Scottish culture shows real signs of recovery at 11th-hour revival of Celtic Connections – Brian Ferguson

It is early afternoon in Glasgow’s east end, but it’s already standing room only in the Drygate Brewery’s upstairs venue.

Wednesday, 2nd February 2022, 4:55 am
The Old Fruitmarket has been among the venues able to host full capacity shows at Glasgow's Celtic Connections festiva since restrictoins were eased by the Scottish Government. Picture: Gaelle Beri
The Old Fruitmarket has been among the venues able to host full capacity shows at Glasgow's Celtic Connections festiva since restrictoins were eased by the Scottish Government. Picture: Gaelle Beri

Packed houses are nothing unusual when the Celtic Connections music festival is in full swing, but there was still something heartening at the size of the crowd taking up every available vantage point.

The turnout was impressive enough given that four unheralded acts were about to take to the stage for the finale of a “battle of the folk bands” contest.

But this was also one of the first full-capacity music gigs to be staged in Scotland since the restrictions announced before Christmas to tackle the new Omicron variant were eased.

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It was also one of the few events in a normally packed middle Saturday schedule to survive a dramatic scaling back of the festival.

A year ago, it was hard to imagine that Celtic Connections would be facing an even tougher time than having to put on shows in empty venues and broadcasting them online to keep the festival spirit alive.

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But the small team of organisers would not have banked on having to pull on the plug on events just weeks or even days before they were due to be staged due to the strict curbs on live events.

Manran performed at the Old Fruitmarket at the weekend as part of the Celtic Connections music festival in Glasgow. Picture: Gaelle Beri

In many respects, it would appear to have been easier and simpler for Celtic Connections to completely plug on this year’s event, as the organisers of other festivals like the Big Burns Supper and Burns and Beyond did when it became obvious they would have to wait until mid-January before finding out if they could go ahead or not.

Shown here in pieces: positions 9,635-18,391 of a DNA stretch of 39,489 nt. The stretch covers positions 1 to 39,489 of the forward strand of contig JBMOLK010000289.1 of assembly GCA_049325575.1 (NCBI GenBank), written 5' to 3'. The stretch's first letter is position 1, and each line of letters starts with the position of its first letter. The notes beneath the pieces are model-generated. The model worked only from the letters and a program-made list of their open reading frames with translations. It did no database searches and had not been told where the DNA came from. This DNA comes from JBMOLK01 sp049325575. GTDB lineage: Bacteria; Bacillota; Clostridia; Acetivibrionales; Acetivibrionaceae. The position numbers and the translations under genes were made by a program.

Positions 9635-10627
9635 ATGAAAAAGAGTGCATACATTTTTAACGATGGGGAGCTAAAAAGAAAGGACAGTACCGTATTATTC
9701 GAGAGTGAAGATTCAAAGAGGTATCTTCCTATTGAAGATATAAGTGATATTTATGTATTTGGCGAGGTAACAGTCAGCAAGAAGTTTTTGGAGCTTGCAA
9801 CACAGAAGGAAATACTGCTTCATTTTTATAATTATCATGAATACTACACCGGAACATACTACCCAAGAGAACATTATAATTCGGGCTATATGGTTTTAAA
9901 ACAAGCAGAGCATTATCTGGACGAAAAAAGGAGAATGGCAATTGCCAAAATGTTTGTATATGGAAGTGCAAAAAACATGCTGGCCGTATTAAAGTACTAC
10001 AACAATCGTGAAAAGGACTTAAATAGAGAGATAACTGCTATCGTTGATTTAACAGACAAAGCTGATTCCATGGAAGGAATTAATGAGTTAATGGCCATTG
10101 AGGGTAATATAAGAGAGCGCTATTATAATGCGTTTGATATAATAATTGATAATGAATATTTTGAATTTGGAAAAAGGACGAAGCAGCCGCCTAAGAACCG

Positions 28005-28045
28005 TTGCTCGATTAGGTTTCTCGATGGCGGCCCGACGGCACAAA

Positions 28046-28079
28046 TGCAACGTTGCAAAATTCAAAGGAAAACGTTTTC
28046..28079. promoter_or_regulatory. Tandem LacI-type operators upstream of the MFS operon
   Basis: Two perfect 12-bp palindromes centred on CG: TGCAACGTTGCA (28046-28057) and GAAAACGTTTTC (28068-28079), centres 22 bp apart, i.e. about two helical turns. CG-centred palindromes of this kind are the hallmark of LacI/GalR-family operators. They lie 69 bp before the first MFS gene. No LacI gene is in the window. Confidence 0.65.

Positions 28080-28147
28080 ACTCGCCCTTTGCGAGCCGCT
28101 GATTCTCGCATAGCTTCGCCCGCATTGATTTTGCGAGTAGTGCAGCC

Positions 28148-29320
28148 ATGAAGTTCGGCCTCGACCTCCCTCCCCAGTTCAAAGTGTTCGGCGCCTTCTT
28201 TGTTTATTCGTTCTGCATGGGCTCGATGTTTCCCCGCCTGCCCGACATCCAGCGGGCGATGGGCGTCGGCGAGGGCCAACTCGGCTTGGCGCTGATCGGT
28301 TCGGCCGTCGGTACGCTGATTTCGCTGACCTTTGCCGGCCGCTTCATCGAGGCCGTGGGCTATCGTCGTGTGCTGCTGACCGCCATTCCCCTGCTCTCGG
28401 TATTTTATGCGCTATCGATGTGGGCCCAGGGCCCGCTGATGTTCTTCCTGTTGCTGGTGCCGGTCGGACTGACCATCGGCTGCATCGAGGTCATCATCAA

When it seemed like Celtic Connections concerts were being cancelled every few hours last month, the fate of the event looked unimaginably grim.

What a tonic it was, just a couple of weeks later, to be able to make a full weekend of it at several full-capacity shows.

There were echoes of last summer, when the Edinburgh festivals were able to reboot after months of uncertainty over what restrictions would be in place, albeit it with performers taking to the stage in unfamiliar pop-up outdoor venues before socially distanced crowds.

Those tentative days were a far cry from the 11th-hour revival of Celtic Connections, following an announcement on January 18, on the lifting of restrictions just after the festival’s opening weekend.

The joy and relief etched on the faces of the musicians on stage at the Drygate, the Royal Concert Hall and the Old Fruitmarket was matched in audiences, many of whom were no doubt venturing to their first live music event since Celtic Connections was staged in 2020, just weeks before Covid struck.

For all the exuberance and euphoria around Celtic Connections at the weekend, there were numerous reminders that normality is still a long way off.

Yet the need to provide proof of vaccination or a negative lateral flow test at bigger events, the pleas to continue wearing face coverings and the noticeably slimmed down programme still felt like worthwhile trade-offs to get this hugely important festival back up and running again.

While there is still a long road to meaningful recovery ahead to Scottish culture, there are real signs that it might just have sparked into life in Glasgow.

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